Reference from the ISEA Selection and use guid of eye and face protection, 2016

 

How we do the Z87.1 Impact testing in-house laboratory and marking?

 

You probably form a fundamental concept with all the above descriptions to answer “what does Z87 mean on safety glasses?”. And let’s deep dive into the Z87.1 Impact testing in-house laboratory and marking.

High mass impact test:

To earn the coveted ANSI Z87.1 certification, frames and lenses must withstand the weight of a 500g (17.6 oz) pointed projectile dropped from a height of 127cm (50.0 in). The lens must remain intact, and no part of the frame can be detached. This is a basic standard requirement of Z87, which you can see a marking “Z87” on the safety glasses.

To have a higher impact rank of protection, the glasses need to pass the additional tests as below and add a”+”, which is marking “Z87+”.

High velocity impact test:

ANSI requires that our frames and lenses withstand the impact of a 6.35mm diameter steel ball weighing 1.04 g fired at a speed from 45.7 to 91.4 m/s (150 to 300 ft/s). Absolutely no contact with the head-form is allowed. We repeat this test on 6 different angles aimed at different areas of 6 devices to make sure our safe eyewear is practically indestructible.

For different devices of high-velocity impact requirement as below:

High-Velocity Impact Testing 

Device type

Minimum Velocity

6.35 mm (0.25 in.) diameter steel ball 6.00 mm (0.24 in.) diameter steel ball
Welding helmets 45.7 m/s (150 ft/s) 50.9 m/s (167 ft/s)
Spectacles/Readers/Magnifiers 45.7 m/s (150 ft/s) 50.9 m/s (167 ft/s)
Goggles/Full facepiece respirators 76.2 m/s (250 ft/s) 84.7 m/s (278 ft/s)
Faceshields/Loose-fitting respirators 91.4 m/s (300 ft/s) 101.5 m/s (333 ft/s)

From ANSI Z87.1 2020 standard

 

Tonshung’s In-house lab has ANSI Z87, EN166, and MIL-PRF-32432 High Impact testing machines.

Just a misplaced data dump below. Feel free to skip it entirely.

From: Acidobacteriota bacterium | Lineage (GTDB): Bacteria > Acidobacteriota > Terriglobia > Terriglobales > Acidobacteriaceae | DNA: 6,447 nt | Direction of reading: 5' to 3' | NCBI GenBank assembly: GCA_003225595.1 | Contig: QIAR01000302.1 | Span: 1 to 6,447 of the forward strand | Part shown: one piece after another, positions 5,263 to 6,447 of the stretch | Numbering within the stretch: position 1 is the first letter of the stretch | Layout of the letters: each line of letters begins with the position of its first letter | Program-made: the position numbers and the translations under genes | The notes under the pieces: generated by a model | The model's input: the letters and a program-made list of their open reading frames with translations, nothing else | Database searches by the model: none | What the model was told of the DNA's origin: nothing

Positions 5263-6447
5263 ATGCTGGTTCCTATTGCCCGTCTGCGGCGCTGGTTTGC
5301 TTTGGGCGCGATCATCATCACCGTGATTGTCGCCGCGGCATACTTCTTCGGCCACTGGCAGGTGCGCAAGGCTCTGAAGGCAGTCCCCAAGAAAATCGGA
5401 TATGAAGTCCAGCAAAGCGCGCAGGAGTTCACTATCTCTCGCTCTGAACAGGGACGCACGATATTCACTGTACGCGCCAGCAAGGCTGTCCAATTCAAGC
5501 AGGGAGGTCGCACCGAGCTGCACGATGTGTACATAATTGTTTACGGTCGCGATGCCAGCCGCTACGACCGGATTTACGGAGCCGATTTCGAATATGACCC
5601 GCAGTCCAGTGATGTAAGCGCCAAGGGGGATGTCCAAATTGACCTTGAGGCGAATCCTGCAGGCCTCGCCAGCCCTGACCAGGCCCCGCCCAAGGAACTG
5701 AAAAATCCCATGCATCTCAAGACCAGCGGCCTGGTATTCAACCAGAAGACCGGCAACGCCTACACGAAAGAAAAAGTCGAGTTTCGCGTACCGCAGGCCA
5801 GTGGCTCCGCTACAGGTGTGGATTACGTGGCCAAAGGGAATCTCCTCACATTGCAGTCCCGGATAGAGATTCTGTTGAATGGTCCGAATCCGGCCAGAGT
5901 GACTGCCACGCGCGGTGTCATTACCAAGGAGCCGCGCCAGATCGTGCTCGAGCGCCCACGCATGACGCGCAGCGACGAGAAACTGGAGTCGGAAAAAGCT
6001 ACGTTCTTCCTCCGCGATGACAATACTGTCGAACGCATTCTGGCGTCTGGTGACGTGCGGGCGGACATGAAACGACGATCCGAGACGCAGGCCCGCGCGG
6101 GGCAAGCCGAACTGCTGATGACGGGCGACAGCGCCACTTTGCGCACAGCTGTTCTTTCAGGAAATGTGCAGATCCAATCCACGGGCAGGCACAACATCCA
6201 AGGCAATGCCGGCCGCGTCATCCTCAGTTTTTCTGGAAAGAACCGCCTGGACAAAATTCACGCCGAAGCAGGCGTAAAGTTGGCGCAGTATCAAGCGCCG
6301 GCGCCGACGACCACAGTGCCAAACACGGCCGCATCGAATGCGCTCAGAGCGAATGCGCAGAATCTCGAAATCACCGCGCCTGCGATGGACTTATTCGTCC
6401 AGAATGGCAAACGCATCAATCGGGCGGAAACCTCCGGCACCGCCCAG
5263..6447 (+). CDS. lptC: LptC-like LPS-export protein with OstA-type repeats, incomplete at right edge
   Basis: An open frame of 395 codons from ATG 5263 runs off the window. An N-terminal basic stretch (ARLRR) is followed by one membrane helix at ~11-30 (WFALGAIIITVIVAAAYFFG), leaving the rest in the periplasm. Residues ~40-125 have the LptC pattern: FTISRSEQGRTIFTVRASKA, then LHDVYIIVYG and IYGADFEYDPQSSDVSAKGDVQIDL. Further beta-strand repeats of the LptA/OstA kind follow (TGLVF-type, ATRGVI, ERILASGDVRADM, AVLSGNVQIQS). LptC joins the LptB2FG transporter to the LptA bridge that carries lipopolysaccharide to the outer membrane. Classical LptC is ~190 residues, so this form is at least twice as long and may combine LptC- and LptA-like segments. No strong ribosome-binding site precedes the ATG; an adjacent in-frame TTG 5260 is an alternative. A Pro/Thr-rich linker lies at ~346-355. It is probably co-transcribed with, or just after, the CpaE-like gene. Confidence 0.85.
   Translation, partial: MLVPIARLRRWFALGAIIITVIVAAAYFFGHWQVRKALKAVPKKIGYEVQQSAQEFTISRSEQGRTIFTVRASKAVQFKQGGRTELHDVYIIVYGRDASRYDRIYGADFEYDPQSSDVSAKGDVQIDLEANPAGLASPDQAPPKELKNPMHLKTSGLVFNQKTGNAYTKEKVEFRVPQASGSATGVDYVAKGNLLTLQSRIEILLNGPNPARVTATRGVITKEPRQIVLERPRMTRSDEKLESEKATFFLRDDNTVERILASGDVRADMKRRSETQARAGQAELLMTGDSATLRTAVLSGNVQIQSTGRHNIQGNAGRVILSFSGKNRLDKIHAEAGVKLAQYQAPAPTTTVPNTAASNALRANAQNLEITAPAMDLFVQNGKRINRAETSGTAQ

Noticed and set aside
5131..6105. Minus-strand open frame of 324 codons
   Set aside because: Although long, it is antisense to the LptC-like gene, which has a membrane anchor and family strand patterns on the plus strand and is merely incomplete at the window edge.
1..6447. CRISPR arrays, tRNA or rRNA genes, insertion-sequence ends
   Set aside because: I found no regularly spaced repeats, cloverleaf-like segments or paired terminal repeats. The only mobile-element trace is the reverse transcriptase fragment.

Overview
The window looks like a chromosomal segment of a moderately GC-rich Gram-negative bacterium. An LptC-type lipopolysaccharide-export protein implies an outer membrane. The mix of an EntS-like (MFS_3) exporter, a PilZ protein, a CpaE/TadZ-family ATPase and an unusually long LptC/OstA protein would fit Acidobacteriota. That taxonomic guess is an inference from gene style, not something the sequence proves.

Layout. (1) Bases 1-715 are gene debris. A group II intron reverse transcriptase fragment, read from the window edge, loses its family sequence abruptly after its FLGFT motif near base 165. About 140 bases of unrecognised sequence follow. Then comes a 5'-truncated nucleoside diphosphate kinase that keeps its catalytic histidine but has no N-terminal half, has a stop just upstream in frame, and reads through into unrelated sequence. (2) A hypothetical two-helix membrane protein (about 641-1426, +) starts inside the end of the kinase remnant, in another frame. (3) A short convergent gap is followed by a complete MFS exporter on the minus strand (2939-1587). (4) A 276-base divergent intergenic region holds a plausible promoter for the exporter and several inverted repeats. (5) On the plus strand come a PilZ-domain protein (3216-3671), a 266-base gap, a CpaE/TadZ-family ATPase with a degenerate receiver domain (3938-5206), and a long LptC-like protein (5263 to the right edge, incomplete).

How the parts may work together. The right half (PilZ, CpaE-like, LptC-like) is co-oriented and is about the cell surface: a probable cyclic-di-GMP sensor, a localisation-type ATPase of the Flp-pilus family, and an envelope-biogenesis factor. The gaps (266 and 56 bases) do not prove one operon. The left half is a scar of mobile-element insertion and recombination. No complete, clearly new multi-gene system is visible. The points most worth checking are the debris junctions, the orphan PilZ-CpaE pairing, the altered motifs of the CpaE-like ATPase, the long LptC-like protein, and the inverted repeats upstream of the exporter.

Military high

Penetration test:

Lenses shall be capable of resisting penetration by a weighted needle with a total weight of 44.2 g(1.56oz) dropped from a height of 127 cm (50.0 in).

For optional test requirements and marking as below:

Chemical Splash and Dust Marking

  • D3 indicates splash and droplet protection
  • D4 indicates protection from dust particles
  • D5 indicates protection from fine dust

Optical Radiation Marking

  • W plus a shade number shows the level of welding protection
  • U plus a scale number shows the level of UV protection
  • R plus a scale number shows the level of infrared light protection
  • L plus a scale number shows the visible light filter
  • V indicates photochromic lenses
  • S indicates a special lens tint

Other’s list of the stampings and their meaning:

  • Z87-2 on the front of the frame and on both temples indicates prescription eyewear
  • H indicates a product designed for smaller head sizes

Contact us for more information if you are interested in Z87.1 safety eyewear or other devices.

Learn More: What Does EN166 Mean? European Standard For Safety Glasses?

Learn More: Safety Glasses Standards: Guide To Buy A Safety Glasses